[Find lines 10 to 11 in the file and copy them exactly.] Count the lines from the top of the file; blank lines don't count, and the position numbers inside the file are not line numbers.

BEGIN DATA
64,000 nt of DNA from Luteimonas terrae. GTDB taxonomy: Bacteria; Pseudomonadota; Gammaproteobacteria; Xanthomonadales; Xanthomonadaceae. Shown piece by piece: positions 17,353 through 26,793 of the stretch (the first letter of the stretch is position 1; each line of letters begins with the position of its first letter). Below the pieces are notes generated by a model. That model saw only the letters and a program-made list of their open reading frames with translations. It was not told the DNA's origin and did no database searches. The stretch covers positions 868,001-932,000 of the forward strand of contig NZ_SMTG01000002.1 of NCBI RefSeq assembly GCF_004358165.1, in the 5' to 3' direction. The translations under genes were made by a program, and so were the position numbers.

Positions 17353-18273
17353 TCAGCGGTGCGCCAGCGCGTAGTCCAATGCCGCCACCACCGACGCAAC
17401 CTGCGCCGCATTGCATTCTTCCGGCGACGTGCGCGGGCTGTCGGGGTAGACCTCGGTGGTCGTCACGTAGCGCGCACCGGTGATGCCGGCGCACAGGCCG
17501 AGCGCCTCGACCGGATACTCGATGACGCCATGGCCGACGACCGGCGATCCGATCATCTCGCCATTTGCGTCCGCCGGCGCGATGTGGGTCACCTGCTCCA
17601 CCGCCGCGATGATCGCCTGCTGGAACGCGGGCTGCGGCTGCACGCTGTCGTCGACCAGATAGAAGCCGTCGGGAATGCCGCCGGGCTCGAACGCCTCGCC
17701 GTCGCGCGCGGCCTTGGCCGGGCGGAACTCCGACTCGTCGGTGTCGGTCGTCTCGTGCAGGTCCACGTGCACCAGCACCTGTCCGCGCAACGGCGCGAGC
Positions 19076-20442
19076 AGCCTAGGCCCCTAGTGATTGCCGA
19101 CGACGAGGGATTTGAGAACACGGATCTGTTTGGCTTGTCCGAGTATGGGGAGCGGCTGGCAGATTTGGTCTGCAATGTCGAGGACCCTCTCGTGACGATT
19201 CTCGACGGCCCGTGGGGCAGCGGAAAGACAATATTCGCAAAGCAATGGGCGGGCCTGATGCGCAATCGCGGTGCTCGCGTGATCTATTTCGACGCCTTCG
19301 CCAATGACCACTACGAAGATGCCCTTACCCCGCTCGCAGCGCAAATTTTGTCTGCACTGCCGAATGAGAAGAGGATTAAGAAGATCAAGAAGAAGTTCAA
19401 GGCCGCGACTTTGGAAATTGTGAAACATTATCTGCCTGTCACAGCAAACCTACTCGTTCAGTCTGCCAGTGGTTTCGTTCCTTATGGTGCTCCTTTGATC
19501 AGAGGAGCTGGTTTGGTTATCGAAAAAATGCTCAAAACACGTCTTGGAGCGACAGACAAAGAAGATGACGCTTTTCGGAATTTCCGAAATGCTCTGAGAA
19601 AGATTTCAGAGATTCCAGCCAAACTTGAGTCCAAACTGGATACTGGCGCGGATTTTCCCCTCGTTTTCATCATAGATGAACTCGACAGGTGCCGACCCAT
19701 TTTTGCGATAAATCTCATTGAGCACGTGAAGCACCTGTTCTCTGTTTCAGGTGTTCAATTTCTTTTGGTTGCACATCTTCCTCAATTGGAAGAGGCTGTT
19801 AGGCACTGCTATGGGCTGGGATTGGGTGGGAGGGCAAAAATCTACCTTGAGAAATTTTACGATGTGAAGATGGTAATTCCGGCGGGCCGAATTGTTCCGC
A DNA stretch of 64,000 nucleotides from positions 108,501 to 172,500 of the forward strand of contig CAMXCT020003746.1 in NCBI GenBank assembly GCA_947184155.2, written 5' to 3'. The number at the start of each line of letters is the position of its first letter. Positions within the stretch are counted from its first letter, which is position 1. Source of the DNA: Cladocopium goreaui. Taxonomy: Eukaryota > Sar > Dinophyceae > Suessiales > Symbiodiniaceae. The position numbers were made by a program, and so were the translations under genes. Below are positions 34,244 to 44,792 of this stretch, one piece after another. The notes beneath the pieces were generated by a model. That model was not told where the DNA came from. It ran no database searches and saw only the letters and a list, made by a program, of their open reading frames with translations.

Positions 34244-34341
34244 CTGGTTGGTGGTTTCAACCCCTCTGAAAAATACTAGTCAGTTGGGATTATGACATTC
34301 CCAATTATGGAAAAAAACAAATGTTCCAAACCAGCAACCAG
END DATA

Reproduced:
19101 CGACGAGGGATTTGAGAACACGGATCTGTTTGGCTTGTCCGAGTATGGGGAGCGGCTGGCAGATTTGGTCTGCAATGTCGAGGACCCTCTCGTGACGATT
19201 CTCGACGGCCCGTGGGGCAGCGGAAAGACAATATTCGCAAAGCAATGGGCGGGCCTGATGCGCAATCGCGGTGCTCGCGTGATCTATTTCGACGCCTTCG